Theory of Phoenician discovery of the Americas

From Wikipedia, the free encyclopedia
Jump to navigation Jump to search
A Phoenician ship carved on a sarcophagus, 2nd century AD.

The theory of Phoenician discovery of the Americas suggests that the earliest Old World contact with the Americas was not with Columbus or Norse settlers, but with the Phoenicians (or, alternatively, other Semitic peoples) in the first millennium BC.[1]

It is possible that Mesopotamian ships could have gotten lost and sailed to the Americas, and left artifacts near the coast which could be tested for their veracity. Positive evidence would suggest eastern explorers discovered the Americas long before the Norse exploration of Newfoundland c. 1000 CE.

The petroglyphs on Dighton Rock


In the late 18th century, a number of people speculated on the origins of the petroglyphs on Dighton Rock in Berkley, Massachusetts. Ezra Stiles, then President of Yale College, believed them to be Hebrew.[2] Antoine Court de Gébelin argued in Le Monde primitif ("The primeval World") that they commemorated an ancient visit to the East Coast by a group of sailors from Carthage (modern-day Tunisia).[3]

In the 19th century, belief in an Israelite visit to the Americas became a part of Mormonism. Ross T. Christensen has propounded the theory that the Mulekites in the Book of Mormon were "largely Phoenician in their ethnic origin."[4]

In his 1871 book Ancient America, John Denison Baldwin repeats some of the arguments given for Phoenician visits to America, but concludes that:

... if it were true that the civilization found in Mexico and Central America came from people of the Phoenician race, it would be true also that they built in America as they never built any where else, that they established a language here radically unlike their own, and that they used a style of writing totally different from that which they carried into every other region occupied by their colonies. All the forms of alphabetical writing used at present in Europe and Southwestern Asia came directly or indirectly from that anciently invented by the race to which the Phoenicians belonged, and they have traces of a common relationship which can easily be detected. Now the writing of the inscriptions at Palenque, Copan, and elsewhere in the ruins has no more relatedness to the Phoenician than to the Chinese writing. It has not a single characteristic that can be called Phoenician any more than the language of the inscriptions or the style of architecture with which it is associated; therefore we can not reasonably suppose this American civilization was originated by people of the Phoenician race ...[5]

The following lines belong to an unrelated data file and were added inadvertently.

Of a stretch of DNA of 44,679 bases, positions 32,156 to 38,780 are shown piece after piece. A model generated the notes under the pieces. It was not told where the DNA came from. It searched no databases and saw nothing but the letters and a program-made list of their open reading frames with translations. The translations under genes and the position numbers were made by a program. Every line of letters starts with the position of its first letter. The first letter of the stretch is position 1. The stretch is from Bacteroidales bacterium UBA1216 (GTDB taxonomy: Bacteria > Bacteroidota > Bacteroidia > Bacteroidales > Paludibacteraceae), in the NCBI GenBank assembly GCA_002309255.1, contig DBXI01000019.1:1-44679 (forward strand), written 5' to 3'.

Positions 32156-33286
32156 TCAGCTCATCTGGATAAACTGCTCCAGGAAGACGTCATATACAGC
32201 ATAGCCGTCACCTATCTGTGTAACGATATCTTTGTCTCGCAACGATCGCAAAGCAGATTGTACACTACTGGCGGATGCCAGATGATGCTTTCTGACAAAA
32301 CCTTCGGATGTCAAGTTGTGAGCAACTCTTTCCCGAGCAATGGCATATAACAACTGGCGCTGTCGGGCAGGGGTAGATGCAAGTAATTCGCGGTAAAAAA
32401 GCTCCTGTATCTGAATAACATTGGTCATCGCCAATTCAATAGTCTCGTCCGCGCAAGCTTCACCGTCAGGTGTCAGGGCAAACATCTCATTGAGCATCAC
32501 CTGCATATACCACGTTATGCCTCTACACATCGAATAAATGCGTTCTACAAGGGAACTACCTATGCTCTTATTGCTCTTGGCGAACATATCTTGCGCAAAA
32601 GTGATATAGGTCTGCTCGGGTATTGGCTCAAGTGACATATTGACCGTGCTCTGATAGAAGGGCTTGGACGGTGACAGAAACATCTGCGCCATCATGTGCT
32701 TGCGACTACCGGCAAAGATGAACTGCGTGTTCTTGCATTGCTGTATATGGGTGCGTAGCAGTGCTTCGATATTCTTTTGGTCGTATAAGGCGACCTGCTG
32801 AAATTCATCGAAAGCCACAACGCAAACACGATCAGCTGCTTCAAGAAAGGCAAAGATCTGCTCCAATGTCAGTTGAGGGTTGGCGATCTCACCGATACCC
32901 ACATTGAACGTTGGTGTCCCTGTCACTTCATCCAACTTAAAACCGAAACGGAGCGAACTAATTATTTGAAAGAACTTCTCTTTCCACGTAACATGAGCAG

Possible artifacts[edit]

In 1872, a stone inscribed with Phoenician writing was allegedly discovered in Paraíba, Brazil.[6][7] It tells of a Phoenician ship which, due to a storm, was separated from a fleet sailing from Egypt around Africa; it also mentions the pharaoh Necho I or Necho II.[6] A transcription was shown to Ladislau de Souza Mello Netto, director of the National Museum of Brazil. Netto first accepted the inscription as genuine, but by 1873, philologist Ernest Renan convinced him that it was a forgery.[8] Its letter forms vary from those that occurred and disappeared over a span of 800 years; such confluence in a single piece of writing implies that it was a forgery.[8][9] No scholar ever saw the stone or located its source, and during 1873–74 Netto tried and failed to find the individual who had supplied the copy of the inscription.[8] In the 1960s, Cyrus H. Gordon provided a new translation, and stated his conclusion that it was genuine, since it didn't copy any Semitic writing that would have been widely accessible at the time.[10] Frank Moore Cross disagreed, saying that "Everything in the inscription was available to the forger in nineteenth century handbooks or from uninspired guesses based on these easily available sources," and clarified that the letter forms cover a range of ten centuries.[8]

Lithograph of the Bat Creek inscription, which Cyrus H. Gordon believed to be Paleo-Hebrew

Gordon also believed that ancient Hebrew inscriptions had been found at two sites in the southeastern United States, indicating that Jews had arrived there before Columbus. One of these supposed finds was the Bat Creek inscription, which Gordon believed to be Paleo-Hebrew, but is generally thought to be a forgery.[11] Another find which has been claimed as supporting the theory of Semitic discovery of the Americas is the Los Lunas Decalogue Stone, which has also been dismissed as a fake.

Modern theories[edit]

In the 20th century, adherents have included Cyrus H. Gordon, John Philip Cohane, Ross T. Christensen, Barry Fell and Mark McMenamin.

In 1996, McMenamin proposed a controversial theory that Phoenician sailors discovered the New World c. 350 BC.[12] The Phoenician state of Carthage minted gold staters in 350 BC bearing a pattern in the reverse exergue of the coins, which McMenamin interpreted as a map of the Mediterranean with the Americas shown to the west across the Atlantic.[12][13] McMenamin later demonstrated that putative Carthaginian coins found in America were modern forgeries.[14]